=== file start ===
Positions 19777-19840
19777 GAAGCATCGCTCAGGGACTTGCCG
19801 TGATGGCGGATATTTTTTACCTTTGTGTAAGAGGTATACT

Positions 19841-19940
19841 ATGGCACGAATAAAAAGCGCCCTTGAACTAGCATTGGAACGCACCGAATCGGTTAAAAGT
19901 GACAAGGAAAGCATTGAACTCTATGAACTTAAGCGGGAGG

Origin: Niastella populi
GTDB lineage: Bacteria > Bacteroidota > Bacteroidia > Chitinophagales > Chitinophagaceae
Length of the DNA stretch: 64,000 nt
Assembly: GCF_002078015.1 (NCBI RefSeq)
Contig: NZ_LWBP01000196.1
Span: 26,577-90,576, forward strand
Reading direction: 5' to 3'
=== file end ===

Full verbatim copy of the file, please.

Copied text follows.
Positions 19777-19840
19777 GAAGCATCGCTCAGGGACTTGCCG
19801 TGATGGCGGATATTTTTTACCTTTGTGTAAGAGGTATACT

Positions 19841-19940
19841 ATGGCACGAATAAAAAGCGCCCTTGAACTAGCATTGGAACGCACCGAATCGGTTAAAAGT
19901 GACAAGGAAAGCATTGAACTCTATGAACTTAAGCGGGAGG

Origin: Niastella populi
GTDB lineage: Bacteria > Bacteroidota > Bacteroidia > Chitinophagales > Chitinophagaceae
Length of the DNA stretch: 64,000 nt
Assembly: GCF_002078015.1 (NCBI RefSeq)
Contig: NZ_LWBP01000196.1
Span: 26,577-90,576, forward strand
Reading direction: 5' to 3'